I'm not sure what you mean by "unlimited by exception". So far as I know it's for two weeks and then to be reviewed, not "for ever" but they'll look every 2 weeks to see if they can stop the restrictions.
 

yorksrob

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Well anyone can be tested already as long as they have symptoms.

Apparently if you don’t have symptoms the result will be negative even you have the virus.
They need a lot more than that.

I'm talking door-to-door testing of the whole population as @adc82140 says. That way you get near enough everyone.

It would have been impractical nationwide, but should be possible for a city the size of leicester.
 

Bantamzen

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Exactly.

As a result the entire city is now basically destroyed economically.
Leicester children receive less education than other cities.
Leicester’s economy has less chance to recover than other cities.
Government assistance like the furlough scheme will now stop too soon for Leicester.
And much more.
Indeed, lockdowns be they national or localised are not "get out of jail free" cards, they come at a cost & usually to those least able to stand them. The government needs to be careful not just to use this method as a knee jerk reaction every time a spike is seen. Contact tracing and understanding the source is far more effective than just shutting down now.

The authorities really need to take the opportunity to undertake a programme of mass community testing in Leicester to ascertain where and why cases are spreading. The worst of all worlds would be to have a local lockdown of this type and not gain additional understanding from it.
I agree, although as things stand the government still haven't decided exactly what area to shut down.

Well anyone can be tested already as long as they have symptoms.

Apparently if you don’t have symptoms the result will be negative even you have the virus.
Swab tests do identify asymptomatic cases. The recent spike in Beijing had about 80% asymptomatic.
So if the latter is the case, which I would be very surprised if it were not, then that contact tracing is all the more invaluable. Sadly, reading the news reports this morning this seems to have failed, even though there are suggestions that the spread may be centred around some local food production industries? So is the lockdown a deflection by the government, I hope not.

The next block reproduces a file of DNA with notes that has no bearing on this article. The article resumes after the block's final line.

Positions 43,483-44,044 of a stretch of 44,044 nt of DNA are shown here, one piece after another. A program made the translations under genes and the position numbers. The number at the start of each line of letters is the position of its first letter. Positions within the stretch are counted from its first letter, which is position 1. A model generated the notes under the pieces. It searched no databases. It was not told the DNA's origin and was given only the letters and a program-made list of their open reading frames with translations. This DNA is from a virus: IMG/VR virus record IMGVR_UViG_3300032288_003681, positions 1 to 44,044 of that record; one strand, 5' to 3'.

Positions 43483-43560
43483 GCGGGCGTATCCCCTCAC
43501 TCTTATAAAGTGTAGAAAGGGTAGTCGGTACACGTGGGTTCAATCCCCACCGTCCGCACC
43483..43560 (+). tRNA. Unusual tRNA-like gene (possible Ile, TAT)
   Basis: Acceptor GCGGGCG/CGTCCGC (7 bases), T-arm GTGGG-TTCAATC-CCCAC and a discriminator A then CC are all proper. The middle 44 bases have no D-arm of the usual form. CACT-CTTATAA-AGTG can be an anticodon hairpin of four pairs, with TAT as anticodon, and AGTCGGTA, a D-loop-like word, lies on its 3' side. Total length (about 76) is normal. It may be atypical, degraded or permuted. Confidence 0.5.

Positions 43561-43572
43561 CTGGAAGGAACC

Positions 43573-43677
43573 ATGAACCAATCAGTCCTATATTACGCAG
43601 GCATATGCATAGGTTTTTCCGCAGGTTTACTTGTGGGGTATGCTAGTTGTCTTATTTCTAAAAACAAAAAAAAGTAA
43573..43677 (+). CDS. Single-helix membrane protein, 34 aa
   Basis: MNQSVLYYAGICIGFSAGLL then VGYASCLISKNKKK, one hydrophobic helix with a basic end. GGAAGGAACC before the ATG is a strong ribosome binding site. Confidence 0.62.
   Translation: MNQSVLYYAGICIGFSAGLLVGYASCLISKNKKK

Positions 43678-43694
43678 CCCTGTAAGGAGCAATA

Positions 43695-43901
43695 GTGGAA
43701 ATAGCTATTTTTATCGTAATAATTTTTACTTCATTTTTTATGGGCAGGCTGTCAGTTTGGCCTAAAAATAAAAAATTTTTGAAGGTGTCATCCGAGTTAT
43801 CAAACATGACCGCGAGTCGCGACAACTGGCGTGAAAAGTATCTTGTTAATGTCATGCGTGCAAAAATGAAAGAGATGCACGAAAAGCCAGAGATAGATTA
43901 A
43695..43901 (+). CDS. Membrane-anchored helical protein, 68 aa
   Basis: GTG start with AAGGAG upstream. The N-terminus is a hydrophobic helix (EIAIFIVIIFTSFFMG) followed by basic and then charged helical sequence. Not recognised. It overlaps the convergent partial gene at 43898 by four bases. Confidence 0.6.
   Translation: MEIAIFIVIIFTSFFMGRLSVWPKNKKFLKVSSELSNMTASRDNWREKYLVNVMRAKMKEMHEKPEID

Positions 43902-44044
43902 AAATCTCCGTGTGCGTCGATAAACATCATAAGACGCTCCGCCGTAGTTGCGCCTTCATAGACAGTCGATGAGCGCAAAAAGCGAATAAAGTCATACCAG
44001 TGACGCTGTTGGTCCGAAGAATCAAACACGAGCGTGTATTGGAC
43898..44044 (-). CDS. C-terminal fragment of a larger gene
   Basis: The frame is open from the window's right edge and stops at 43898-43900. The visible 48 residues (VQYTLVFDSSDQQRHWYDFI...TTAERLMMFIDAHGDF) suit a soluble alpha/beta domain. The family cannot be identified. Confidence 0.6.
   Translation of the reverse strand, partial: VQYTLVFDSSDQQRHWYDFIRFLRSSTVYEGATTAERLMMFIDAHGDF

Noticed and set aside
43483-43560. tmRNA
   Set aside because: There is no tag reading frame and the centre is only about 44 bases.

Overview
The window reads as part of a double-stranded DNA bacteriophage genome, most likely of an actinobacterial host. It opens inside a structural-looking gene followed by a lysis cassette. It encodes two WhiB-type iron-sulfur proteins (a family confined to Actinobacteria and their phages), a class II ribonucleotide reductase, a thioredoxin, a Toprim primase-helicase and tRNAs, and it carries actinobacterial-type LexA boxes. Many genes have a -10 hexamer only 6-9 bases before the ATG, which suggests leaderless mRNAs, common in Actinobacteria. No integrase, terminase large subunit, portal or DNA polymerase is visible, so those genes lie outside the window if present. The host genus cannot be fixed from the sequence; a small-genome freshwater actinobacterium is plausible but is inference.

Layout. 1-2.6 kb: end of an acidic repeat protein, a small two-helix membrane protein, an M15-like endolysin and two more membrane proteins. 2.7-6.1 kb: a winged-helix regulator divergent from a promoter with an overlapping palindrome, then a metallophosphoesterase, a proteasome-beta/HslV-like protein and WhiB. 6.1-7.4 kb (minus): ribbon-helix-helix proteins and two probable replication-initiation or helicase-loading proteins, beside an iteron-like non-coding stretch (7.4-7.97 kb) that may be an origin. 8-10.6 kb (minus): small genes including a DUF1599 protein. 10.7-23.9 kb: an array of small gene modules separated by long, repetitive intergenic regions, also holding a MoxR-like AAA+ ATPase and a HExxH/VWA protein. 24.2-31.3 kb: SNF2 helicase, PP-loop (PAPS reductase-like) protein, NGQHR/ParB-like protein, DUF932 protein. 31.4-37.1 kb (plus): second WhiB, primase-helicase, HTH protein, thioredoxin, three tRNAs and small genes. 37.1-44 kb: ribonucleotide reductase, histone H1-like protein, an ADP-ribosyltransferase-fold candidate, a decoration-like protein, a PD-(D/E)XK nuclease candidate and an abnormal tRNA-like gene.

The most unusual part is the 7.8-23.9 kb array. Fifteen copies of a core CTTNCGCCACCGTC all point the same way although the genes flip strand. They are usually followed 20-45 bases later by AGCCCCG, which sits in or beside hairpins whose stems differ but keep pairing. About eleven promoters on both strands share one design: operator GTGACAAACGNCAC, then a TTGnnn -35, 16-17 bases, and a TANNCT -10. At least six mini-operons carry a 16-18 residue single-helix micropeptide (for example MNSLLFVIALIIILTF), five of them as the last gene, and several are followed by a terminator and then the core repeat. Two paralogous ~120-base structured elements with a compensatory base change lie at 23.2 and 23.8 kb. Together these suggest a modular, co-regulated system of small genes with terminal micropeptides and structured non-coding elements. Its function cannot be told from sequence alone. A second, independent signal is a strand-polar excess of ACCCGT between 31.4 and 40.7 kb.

Or we could leave local "hotspots" alone and let them spread to the whole UK. That might not be great for the economy either.

The smaller the part of the country that remains under strong restrictions, the greater the country's ability to compensate businesses, I'd have thought.

I'm not sure what you mean by "unlimited by exception". So far as I know it's for two weeks and then to be reviewed, not "for ever" but they'll look every 2 weeks to see if they can stop the restrictions.
I am not suggesting "leaving" anything, quite the opposite. As I said lockdowns ought to be for limited periods whilst the government concentrate on contact tracing in those areas, making them indefinite only if the sources cannot be traced, which would in most cases be unlikely.
 

geoffk

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Whilst having local "lockdowns" does carry some merit, it is true that this will make planning for businesses, transport, even health care very problematic to say the least. Now looking around at some of the data, the mean incubation period for the virus is coming in at around 5-6 days, as opposed to the more cautious outlier of 14 days adopted by the government's new policy (there have been some instances of incubation periods into 20+ days, but these seem to be the absolute exceptions rather than the norm). So what I would propose is that a 14 day "lockdown" come not only with intensive test & tracing, but also a 7 day review of that testing data to see if the lockdown can be released early if the trend is in the right direction.

What this would mean is that businesses could get back to normal operations by day +15 rather than waiting for the 14 day review, and then having to restart supply chains, prepare premises and maybe not get back into operation for several days after a 14 day reviews clears the lockdown. We need to be able to quickly respond to local spikes, which are likely to happen, but also be able to clear any additional measures quickly to minimise disruption to the local economies. Too many businesses are on the edge right now, and even short future disruptions could spell the death knell for them and tens, maybe hundreds of thousands of jobs.